Saturday, March 31, 2007


Eggs are sold unrefrigerated here, which freaked me out a little at first. We put them in the fridge once we get home, and they seem fine. In fact, they're quite good -- firm shells, a very orange yolk, and really eggy, like free-range eggs in the States. Maybe they're fresher, or maybe it's just that more chickens here get to scratch around and lead chickeny lives, as opposed to the bizarre world of factory farms.


Mary said...

It's funny about the eggs. When I used to live on a sailboat, I remember reading about how to preserve eggs w/out refridgeration and they actually last a long long time! Especially if they are not put in the fridge in the first place. I think Americans are way too refridgerator happy. So many things can last at room temperature, as long as it is not too hot out.
I recall Irene eating a non-refridgerated hamburger after at least 24 hours when we were on a backcountry ski trip (when it was spring and we were out for 5 nights) - And, we ate sausages that we sent in the mail at least 2 weeks ahead of time on the Muir trail. (I know, I am usually a vegetarian...but, we were backpacking 12 miles a day!) the cheese did not fair so well en route - oh well.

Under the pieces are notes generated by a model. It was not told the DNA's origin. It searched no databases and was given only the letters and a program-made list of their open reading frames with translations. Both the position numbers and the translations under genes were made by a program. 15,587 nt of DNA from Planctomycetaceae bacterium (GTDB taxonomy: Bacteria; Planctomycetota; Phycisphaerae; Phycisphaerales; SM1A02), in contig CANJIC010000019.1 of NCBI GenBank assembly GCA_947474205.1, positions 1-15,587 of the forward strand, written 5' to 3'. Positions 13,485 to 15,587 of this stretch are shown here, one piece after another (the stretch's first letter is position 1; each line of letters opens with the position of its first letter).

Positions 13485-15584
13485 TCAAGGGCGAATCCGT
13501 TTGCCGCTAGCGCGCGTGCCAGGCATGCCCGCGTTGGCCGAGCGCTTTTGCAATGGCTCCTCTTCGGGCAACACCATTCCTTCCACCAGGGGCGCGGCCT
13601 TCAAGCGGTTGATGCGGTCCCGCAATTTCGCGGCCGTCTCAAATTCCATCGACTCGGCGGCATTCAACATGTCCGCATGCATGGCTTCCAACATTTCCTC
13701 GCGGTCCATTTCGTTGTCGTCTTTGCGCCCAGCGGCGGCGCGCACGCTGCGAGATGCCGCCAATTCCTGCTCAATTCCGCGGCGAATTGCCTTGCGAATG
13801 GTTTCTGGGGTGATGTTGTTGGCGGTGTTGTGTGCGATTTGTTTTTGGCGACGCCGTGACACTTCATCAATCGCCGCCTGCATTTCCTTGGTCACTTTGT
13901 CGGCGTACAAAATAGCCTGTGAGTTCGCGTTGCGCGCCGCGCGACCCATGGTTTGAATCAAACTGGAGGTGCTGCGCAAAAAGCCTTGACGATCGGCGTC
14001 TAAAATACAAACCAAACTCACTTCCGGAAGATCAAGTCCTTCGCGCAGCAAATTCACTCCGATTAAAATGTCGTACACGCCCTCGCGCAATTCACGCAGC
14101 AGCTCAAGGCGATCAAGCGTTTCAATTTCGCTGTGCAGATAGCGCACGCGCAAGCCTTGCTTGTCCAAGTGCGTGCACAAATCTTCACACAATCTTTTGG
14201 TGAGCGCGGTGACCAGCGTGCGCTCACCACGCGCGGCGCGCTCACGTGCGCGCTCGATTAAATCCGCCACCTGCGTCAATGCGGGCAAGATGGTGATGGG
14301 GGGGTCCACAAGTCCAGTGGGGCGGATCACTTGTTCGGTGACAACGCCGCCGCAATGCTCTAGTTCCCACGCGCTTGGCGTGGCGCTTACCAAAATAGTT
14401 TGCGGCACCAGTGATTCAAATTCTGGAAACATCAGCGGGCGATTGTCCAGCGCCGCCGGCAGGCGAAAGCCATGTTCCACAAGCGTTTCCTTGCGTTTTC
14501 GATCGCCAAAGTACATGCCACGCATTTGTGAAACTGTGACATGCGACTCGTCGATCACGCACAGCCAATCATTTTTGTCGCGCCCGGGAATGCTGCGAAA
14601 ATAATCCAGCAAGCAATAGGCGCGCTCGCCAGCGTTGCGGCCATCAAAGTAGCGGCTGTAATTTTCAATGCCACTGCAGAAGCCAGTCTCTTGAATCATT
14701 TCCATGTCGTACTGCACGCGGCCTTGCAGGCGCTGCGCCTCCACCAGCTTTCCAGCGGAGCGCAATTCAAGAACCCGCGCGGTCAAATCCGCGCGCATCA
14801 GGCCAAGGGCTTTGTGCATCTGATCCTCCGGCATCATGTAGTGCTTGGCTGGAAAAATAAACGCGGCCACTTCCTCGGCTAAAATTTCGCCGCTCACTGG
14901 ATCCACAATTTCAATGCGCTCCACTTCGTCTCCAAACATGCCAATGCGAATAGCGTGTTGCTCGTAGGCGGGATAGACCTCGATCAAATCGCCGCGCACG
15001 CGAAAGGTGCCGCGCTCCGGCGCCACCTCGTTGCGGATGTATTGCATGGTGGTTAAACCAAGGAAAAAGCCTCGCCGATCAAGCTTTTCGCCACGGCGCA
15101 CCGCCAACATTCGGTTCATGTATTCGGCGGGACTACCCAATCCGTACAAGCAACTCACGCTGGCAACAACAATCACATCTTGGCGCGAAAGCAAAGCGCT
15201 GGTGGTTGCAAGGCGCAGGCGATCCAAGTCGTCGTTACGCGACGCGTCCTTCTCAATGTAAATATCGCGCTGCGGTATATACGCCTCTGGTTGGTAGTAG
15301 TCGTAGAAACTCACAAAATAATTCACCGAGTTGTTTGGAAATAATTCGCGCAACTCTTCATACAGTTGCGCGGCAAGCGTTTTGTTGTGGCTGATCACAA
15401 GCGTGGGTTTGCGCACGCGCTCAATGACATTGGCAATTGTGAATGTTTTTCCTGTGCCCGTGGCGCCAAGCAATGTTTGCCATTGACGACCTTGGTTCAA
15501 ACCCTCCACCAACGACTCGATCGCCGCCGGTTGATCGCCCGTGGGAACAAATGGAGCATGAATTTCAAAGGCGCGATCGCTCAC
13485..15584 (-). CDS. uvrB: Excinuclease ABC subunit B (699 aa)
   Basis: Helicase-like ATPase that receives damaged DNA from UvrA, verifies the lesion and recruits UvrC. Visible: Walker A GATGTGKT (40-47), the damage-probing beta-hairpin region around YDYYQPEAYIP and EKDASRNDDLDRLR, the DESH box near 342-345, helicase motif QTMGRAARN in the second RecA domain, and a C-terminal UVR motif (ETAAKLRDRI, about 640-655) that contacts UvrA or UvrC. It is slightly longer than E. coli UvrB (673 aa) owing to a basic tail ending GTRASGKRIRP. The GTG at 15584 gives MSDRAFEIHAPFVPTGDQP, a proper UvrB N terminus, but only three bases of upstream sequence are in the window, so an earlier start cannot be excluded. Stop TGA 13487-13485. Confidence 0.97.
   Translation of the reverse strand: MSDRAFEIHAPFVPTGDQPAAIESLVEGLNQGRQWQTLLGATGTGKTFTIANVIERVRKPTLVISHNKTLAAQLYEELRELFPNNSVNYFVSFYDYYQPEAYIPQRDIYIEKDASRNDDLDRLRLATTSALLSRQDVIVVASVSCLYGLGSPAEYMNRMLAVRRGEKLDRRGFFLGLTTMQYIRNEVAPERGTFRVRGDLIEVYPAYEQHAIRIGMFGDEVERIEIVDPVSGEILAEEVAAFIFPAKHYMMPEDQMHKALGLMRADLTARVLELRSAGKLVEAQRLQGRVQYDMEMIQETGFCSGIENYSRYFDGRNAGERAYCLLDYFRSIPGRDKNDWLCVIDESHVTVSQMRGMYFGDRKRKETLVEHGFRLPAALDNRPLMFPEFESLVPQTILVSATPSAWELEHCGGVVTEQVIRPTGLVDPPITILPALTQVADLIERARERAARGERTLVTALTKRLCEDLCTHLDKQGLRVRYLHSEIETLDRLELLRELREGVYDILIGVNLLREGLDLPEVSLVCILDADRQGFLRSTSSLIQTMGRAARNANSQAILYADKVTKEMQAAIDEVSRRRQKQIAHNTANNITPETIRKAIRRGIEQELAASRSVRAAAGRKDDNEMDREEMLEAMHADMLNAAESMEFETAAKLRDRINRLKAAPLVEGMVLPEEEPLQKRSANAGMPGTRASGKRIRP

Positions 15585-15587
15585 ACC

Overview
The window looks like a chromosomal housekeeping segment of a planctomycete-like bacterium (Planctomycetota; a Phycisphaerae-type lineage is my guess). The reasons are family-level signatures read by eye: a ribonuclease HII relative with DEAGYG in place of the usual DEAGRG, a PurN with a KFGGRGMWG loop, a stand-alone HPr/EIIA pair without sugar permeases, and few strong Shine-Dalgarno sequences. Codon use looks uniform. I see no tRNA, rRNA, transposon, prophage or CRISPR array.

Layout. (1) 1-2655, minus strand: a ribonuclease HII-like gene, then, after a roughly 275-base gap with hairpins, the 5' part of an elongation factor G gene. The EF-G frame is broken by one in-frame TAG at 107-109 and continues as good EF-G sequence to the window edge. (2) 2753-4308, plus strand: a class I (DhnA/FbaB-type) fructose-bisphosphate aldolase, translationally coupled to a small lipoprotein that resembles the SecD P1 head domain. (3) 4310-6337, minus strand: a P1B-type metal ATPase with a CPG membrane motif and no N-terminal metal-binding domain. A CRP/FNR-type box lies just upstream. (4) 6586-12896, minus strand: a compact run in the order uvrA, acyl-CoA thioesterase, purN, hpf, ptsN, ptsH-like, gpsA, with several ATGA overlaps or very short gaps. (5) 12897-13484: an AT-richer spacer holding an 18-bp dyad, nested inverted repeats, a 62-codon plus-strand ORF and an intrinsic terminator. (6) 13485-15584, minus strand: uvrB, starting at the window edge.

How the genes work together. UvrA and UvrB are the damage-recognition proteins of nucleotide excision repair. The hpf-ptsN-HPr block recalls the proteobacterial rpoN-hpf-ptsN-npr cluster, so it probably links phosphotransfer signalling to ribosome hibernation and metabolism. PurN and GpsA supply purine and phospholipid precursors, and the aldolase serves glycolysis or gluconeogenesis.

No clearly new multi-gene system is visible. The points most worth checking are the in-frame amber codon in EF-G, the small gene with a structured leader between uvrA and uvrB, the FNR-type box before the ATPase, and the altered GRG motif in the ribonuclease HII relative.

So, I liked those pink thingys that you mentioned in your recent post. They look a tad bit inviting, strangely so.
Do you miss macaroni and cheese?
Love, Mary

kopisusu2 said...

Yeah, I do think Americans are a little fridge-happy. What's worse, I think, is that people sacrifice flavor for price and convenience, which is why supermarkets are full of inedible tomatoes, and why so many eggs in the States have paper-thin shells and hardly any taste.

Kraft mac-n-cheese I don't miss, because you can actually get it easily here. Real cheese, though, is another matter - a little hunk of cheddar costs well over ten dollars. So we miss real cheese, and olives. The hardboiled eggs in coconut curry at Bu Dena's across the street make up for a lot, though.

Robert said...

I know this sounds very unsupported, but I recall reading somewhere, Trish, that US eggs have some sort of additive that makes them susceptible to spoilage if not refrigerated. Thus, no need to put them in the fridge in many other countries. (I'll do a little research to see if I can find out if this is in fact true.)